The nightmare setting gets worse for the workers paid low wages to clean up pools of blood and mounds of animal tissue: they suffer severe injuries (amputation, hospitalization or loss of an eye) at an alarming rate. One of the companies described in the article had a severe injury rate of 14 per 10,000 workers. Its amputation rate (9.4 per 10,000 workers) is nearly five times higher than the average for manufacturing workers.

Looking at 2017: Waiting for Social Security Disability approval

More than 27 per day, more than 192 per week and more than 830 per month. That is how many Americans died last year while waiting for Social Security Disability benefits approval, news outlets have reported.

The total for 2017 tops 10,000, according to Social Security records obtained by the Washington Post. More than a million people are today waiting to hear the outcome of their SSDI appeal, with many of them waiting nearly 600 days to find out if they will get the help they need.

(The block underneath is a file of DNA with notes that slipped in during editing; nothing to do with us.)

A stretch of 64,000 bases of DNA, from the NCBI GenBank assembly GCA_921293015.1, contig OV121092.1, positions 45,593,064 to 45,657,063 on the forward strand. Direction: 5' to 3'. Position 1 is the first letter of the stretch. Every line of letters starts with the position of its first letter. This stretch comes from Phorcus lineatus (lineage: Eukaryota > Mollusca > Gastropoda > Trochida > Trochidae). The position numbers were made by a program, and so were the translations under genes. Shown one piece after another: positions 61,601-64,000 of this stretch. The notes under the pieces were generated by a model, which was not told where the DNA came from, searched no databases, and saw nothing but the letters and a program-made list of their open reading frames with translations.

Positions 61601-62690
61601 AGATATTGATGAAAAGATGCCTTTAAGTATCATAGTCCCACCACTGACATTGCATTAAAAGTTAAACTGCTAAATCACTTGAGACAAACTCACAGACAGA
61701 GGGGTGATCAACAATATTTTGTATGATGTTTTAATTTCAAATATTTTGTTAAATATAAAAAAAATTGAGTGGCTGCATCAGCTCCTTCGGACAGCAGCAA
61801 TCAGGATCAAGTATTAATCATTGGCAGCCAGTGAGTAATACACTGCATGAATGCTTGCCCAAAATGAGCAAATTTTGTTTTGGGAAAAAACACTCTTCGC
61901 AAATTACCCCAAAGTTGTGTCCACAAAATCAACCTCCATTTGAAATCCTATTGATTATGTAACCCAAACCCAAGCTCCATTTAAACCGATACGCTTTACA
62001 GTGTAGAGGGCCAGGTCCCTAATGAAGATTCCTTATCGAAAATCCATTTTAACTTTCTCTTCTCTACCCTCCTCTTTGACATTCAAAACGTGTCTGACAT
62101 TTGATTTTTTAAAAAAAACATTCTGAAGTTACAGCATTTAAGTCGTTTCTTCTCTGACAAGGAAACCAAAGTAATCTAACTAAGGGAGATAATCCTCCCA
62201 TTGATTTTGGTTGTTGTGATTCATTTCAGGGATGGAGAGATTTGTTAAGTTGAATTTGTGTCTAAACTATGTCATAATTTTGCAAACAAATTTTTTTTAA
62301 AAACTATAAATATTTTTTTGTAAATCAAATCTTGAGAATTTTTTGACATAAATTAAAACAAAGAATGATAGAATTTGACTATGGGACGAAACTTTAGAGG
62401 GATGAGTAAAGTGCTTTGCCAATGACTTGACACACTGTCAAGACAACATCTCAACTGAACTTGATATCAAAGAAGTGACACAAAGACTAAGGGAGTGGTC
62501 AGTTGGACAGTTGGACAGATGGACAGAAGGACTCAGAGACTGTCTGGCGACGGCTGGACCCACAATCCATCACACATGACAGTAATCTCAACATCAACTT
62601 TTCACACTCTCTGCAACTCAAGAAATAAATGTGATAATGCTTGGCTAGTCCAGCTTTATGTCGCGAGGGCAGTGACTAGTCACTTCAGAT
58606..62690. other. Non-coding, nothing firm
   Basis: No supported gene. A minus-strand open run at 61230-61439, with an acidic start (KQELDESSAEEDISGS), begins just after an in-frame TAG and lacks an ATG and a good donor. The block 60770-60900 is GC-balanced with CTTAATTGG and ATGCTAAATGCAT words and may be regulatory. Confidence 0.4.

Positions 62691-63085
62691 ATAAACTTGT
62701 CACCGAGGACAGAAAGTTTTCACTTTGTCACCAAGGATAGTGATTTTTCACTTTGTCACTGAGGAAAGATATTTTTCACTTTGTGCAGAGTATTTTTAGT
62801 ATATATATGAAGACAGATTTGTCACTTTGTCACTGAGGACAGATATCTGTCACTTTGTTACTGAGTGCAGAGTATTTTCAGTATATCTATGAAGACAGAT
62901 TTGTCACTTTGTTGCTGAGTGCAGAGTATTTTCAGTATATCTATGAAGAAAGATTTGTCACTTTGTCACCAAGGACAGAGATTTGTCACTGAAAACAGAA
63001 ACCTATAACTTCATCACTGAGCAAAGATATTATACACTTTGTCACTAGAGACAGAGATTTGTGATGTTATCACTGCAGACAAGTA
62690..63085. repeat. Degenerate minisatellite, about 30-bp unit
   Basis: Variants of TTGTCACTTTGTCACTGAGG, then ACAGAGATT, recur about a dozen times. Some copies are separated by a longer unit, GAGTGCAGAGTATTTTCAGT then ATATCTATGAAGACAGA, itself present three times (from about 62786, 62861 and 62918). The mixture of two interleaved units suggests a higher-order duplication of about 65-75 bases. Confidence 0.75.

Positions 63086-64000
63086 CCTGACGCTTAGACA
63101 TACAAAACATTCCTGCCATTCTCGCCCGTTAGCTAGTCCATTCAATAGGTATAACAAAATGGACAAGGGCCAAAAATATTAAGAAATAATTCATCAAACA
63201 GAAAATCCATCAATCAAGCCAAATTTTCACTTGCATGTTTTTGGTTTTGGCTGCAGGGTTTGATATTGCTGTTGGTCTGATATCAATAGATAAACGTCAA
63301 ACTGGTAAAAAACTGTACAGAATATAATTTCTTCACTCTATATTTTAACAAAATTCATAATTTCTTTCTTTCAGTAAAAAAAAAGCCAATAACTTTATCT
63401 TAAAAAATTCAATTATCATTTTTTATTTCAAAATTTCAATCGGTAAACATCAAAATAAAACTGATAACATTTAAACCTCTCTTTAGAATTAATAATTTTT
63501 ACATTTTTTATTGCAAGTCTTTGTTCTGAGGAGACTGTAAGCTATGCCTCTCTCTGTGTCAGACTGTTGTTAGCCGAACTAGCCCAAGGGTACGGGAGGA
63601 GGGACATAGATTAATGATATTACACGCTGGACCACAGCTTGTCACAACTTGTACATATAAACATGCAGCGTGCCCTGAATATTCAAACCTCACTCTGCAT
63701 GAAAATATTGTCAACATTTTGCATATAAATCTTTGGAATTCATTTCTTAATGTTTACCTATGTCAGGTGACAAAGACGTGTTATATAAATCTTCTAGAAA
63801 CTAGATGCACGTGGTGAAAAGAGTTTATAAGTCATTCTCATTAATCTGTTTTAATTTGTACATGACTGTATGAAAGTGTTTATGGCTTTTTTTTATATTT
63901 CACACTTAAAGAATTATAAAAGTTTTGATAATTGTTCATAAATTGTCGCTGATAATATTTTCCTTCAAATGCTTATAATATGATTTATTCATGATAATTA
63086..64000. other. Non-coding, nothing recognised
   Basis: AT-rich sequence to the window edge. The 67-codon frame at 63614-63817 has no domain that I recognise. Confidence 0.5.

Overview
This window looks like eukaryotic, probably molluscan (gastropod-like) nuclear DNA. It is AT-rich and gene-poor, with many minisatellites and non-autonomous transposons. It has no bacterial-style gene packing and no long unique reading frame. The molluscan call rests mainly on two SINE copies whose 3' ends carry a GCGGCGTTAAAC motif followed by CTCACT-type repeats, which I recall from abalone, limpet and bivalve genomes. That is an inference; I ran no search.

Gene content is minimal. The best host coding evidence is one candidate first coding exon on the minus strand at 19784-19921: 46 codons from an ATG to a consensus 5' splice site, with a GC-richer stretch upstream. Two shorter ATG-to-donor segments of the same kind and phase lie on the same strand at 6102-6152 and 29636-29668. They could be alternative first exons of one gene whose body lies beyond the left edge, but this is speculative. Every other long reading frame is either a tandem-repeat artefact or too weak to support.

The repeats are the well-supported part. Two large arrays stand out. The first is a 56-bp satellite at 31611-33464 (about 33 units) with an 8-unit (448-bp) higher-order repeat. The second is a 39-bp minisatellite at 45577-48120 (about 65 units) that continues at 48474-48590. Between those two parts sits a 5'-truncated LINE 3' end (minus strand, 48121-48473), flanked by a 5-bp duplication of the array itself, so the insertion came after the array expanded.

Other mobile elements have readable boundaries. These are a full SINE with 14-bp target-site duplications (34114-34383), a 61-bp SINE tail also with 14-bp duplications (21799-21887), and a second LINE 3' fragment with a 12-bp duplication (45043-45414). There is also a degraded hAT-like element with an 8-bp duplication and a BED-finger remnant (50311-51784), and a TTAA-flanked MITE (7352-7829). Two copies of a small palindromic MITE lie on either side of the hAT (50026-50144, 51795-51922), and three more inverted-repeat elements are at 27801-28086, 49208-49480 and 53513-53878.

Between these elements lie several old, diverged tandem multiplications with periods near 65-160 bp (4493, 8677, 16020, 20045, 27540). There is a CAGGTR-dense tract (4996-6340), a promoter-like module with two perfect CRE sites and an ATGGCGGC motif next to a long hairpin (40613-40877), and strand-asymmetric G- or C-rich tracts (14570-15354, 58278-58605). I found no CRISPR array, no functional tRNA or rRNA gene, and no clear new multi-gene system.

By the numbers: Drunk driving and New Year's Eve

The last day of 2017 is almost here. Many people might consider that reason enough to celebrate on New Year's Eve. Whether the celebration is to mark the end of the old year or the start of a new one, many here in Charlotte enjoy New Year's Eve with friends, co-workers, family and sometimes strangers. While it is usually all in good fun, unfortunately, some people don't recognize that they cannot drive safely after consuming alcohol.

In too many cases, those people get behind the wheel of their car on New Year's Eve and cause motor vehicle accidents, injuries and fatalities.

Leaving SSDI applications and appeals to the experts

Financial advisers help people make important decisions about what to do with money. Which stocks to buy or sell, for instance, as well as how to match investments to personal financial goals. One aspect of advice and guidance that financial advisers often fall short on is helping clients navigate the Social Security Disability claims process.

According to a recent article in a financial adviser newsletter, too often these men and women who know a lot about stocks, bonds and tax laws know little about the SSDI application and appeals processes. That means that their clients often miss out on getting financial assistance when a disability prevents them from working.